Home » Sen. Womack touts decision to shift millions into infrastructure and public safety programs

Sen. Womack touts decision to shift millions into infrastructure and public safety programs

by Minden Press-Herald

By Elizabeth White | LSU Manship School New Service

BATON ROUGE–Three senior lawmakers said a decision last Friday to shift $717 million in state funds was one of the highlights of the legislative session that ended Monday. 

The lawmakers said they supported moving the money from a state trust fund for revenue stabilization to increase spending on transportation projects, maintenance of facilities on college campuses and public safety efforts. 

“We tried to address some shovel-ready projects and deferred maintenance and our water and sewer and our highway priority program, and it’s putting people to work,” Sen. Glen Womack, R-Harrisonburg, said. 

“It’s going to be a return on our investment with that money being put out in the workplace and in our economy,” he added. “It was a very wise move to put this money together and get it out and get it working for our people back home.” 

The decision came late in the nearly two-month session, which ended Monday. 

“I think it was a great investment, and so not only are we fixing problems that exist in our communities and throughout the state, but we are also putting people to work,” Sen. Regina Barrow, D-Baton Rouge, said. 

The lawmakers, including Rep. Jack McFarland, R-Jonesboro, also discussed a $9 million cut to early childhood education programs and the possibility of a constitutional convention, which they are unsure will happen this summer. 

The Public Affairs Research Council, a nonprofit research group in Baton Rouge, held a webinar Tuesday with the three legislators to recap the session. 

They discussed the $48 billion budget for the next fiscal year, starting July 1, and the process of writing and passing it. The budget also includes one-time $2,000 stipends for K-12 teachers.

“There was nothing hidden,” McFarland, who chairs the House Appropriations Committee, said. “Everything was very transparent, and that was a great opportunity for us,” he said, adding that “there was open communication in a way I’ve never seen before, and I was very proud of that.”

Barrow disagreed with the $9 million cut to early childhood education programs, which came from the Senate on Friday and was concurred to in the House Sunday. 

“I’m not happy with where it is because when we talk about deterrence to crime, that to me is a deterrence to crime,” Barrow said. “When we know for sure that young people have a great start, and they have every opportunity to be more educated, then we know that they’re going to have a better track forward.”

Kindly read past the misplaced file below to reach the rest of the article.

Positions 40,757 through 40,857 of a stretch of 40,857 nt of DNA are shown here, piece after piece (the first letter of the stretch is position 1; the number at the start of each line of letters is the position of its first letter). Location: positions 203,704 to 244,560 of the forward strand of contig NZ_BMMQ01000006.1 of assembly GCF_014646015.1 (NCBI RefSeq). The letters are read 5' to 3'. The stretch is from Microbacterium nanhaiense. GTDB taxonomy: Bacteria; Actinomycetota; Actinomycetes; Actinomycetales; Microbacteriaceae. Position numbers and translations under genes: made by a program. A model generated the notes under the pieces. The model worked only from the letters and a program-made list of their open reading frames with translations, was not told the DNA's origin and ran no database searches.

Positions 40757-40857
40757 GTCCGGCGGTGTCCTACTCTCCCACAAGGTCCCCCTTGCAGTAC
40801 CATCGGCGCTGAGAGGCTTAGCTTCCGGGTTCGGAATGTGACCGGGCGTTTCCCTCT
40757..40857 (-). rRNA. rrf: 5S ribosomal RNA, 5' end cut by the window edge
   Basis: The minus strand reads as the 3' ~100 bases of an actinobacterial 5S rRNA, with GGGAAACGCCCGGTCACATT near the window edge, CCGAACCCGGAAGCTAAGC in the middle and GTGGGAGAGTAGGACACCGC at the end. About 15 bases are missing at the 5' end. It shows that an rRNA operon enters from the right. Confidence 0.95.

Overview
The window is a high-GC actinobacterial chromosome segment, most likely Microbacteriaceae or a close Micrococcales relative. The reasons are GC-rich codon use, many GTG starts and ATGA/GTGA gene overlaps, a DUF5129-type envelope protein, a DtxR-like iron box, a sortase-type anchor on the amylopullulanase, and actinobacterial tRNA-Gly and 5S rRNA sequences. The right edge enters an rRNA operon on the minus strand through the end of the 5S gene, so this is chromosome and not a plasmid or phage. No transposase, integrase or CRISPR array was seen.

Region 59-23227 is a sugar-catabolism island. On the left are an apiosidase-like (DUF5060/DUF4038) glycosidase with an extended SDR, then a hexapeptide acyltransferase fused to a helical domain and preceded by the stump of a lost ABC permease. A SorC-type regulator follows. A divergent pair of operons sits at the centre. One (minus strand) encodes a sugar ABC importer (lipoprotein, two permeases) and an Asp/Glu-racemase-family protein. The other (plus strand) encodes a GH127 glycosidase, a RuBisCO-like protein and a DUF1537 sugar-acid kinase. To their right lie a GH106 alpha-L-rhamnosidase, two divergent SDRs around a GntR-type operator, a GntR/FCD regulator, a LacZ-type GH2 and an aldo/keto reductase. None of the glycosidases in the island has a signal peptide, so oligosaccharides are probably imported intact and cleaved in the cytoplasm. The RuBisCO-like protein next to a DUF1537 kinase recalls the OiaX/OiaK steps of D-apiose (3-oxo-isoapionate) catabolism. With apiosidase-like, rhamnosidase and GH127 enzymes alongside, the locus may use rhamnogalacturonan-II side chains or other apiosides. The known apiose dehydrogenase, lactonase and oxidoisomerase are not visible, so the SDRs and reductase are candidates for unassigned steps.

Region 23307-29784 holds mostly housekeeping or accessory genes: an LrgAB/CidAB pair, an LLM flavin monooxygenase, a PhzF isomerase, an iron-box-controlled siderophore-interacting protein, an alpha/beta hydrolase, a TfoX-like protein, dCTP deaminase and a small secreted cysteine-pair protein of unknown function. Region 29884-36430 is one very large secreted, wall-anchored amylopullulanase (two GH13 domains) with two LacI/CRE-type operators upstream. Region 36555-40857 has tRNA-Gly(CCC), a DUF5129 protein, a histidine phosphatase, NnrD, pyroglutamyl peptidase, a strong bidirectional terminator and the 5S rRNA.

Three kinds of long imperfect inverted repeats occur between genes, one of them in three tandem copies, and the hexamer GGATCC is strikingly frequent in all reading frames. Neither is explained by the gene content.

Womack, who chairs the Senate Finance Committee, and McFarland stood by the decision. McFarland said he plans to have his staff dig into what the early childhood programs include and what has worked over the years.

It is still unclear if there will be a special session called in August to convene a constitutional convention, which was a big part of Gov. Jeff Landry’s agenda this session. A bill passed to hold one passed the House but was never considered in the Senate. 

McFarland believes the bill became “watered down” throughout the legislative process as more subjects were taken off the table for discussion. He is interested in the opportunity to examine Article 7 of the constitution, which deals with revenue and taxes. 

“Obviously, you recognize there are only two places we can cut every year, and it’s higher ed and health care, and when we have those big shortfalls, those are the two that seem to feel the pain the most,” McFarland said. “So, also knowing that we have a financial shortfall next year, I think it’s important that we now reevaluate our tax process.” 

Barrow said she never got clarity on what a convention would look like. She is concerned that higher education and healthcare would be on the chopping block. 

Womack is unsure about a special session, but he believes the constitution does need to be looked at carefully to see what is and is not working and what could be moved around. 

The Legislature also saw multiple bills to make it hard for the public to obtain state, which was another part of Landry’s agenda. In the final hours of the session Monday, an amended version of one of those bills passed. It would prohibit anyone who is not a Louisiana resident from making a public records request about the governor.  

McFarland said that whenever people disagree with his votes, he gets inundated with public records requests.  Barrow that government officials have staff members to deal with requests and should be responsive to the people. 

The webinar wrapped up with the lawmakers sharing what decisions they believe will have the most positive impact on Louisiana’s citizens.

Barrow believes the investment in higher education, especially money to tackle the long lists of deferred maintenance on university buildings, will have huge benefits today and long term. Womack cited the changes made to both K-12 and higher education. McFarland said he is most excited about the infrastructure investments. 

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